Matthew Rozsa explains why we need to laugh at neo-Nazis.
During a Donald Trump rally in Las Vegas earlier today, a Trump supporter shouted “Sieg heil!” as a black protester was physically ejected from a room where the candidate was speaking. Unsurprisingly, this incident has taken social media by storm, if for no other reason than it reinforces the widespread belief that Trump is a latter-day Nazi.
As I wrote in an article for MSNBC last month, the comparisons between Trump and Adolf Hitler are erroneous. My thesis was simple: Racism, rhetorical violence, and personality cults are so embedded in America’s political past that it is simplistic to attribute those traits solely or even primarily to Nazism. That said, while Trump may not be a Nazi, plenty of his supporters are. As such, it is time that decent Americans everywhere recognize this phenomenon for what it is and respond to it in the only appropriate fashion… by pointing and laughing.
Please understand that I’m not trying to minimize the horrors of neo-Nazism. Indeed, as I’ve discussed before, I was nearly murdered in an anti-Semitic hate crime when I was in sixth-grade (many of my assailants made a point of brandishing swastikas on their binders and lockers beforehand). At the same time, there is something so inherently ludicrous about white supremacists’ crush on The Donald that I would be remiss if I didn’t draw attention to it. For starters…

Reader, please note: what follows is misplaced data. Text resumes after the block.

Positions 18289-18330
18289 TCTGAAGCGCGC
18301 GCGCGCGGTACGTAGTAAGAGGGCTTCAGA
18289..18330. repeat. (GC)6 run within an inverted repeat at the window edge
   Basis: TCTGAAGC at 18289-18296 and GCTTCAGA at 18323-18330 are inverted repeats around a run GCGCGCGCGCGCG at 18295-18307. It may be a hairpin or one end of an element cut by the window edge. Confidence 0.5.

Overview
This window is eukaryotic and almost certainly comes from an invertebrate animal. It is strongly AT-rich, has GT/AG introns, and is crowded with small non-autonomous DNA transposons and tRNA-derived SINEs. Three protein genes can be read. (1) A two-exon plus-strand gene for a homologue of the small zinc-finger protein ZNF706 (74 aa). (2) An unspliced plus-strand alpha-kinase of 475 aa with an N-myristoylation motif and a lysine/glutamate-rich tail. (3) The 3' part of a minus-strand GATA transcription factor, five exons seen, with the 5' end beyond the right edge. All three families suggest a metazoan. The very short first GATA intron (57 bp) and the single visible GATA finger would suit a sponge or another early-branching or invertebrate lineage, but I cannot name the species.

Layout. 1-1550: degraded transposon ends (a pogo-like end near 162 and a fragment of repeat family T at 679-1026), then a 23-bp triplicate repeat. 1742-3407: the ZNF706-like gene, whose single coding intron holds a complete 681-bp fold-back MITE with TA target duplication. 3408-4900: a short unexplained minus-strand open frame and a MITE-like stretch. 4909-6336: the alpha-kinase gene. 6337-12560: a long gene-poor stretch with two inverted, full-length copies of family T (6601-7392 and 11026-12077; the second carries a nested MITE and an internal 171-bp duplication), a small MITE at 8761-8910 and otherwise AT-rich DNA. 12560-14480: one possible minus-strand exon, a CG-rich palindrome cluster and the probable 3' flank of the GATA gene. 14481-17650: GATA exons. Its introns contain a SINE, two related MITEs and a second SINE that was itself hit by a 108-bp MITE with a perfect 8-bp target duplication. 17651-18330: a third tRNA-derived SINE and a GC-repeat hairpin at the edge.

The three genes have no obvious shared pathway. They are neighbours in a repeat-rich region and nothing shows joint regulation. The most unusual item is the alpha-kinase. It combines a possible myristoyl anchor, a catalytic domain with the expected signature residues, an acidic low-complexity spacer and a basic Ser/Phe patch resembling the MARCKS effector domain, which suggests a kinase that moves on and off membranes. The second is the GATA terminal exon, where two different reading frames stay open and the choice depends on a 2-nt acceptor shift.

1. They are being duped by an obvious con man.
In case you haven’t noticed, Trump is manipulating us. His formula isn’t particularly clever, but it works wonders for him: First he makes a blatantly bigoted assertion in a high-profile forum (press conference, political debate, social media platform, etc.); then he casts himself as a man courageously unwilling to bow to political correctness; and finally he rides the ensuing wave of publicity until his poll numbers start to lag, prompting him to stir up some fresh new controversy.
Although he first utilized this approach during the 2012 presidential election cycle (i.e., his support for the racially-tinged birther conspiracy theories), he has perfected it for the upcoming electoral contest. He first became the Republican frontrunner by making the racist (and inaccurate) claim that Mexican immigrants are drug-dealers, criminals, and rapists. Since then, he has kept his name in the headlines—and thus at the top of the polls—by disparaging women, Jews, Muslims, and just about any other marginalized group toward him there is enough hatred that he could realistically make political hay out of it. If this transparent demagoguery was unsuccessful, he would be doing nothing more than making a jackass out of himself; because it’s working, though, he is also making the weak-minded racists who can’t figure out what he’s doing look very, very pathetic.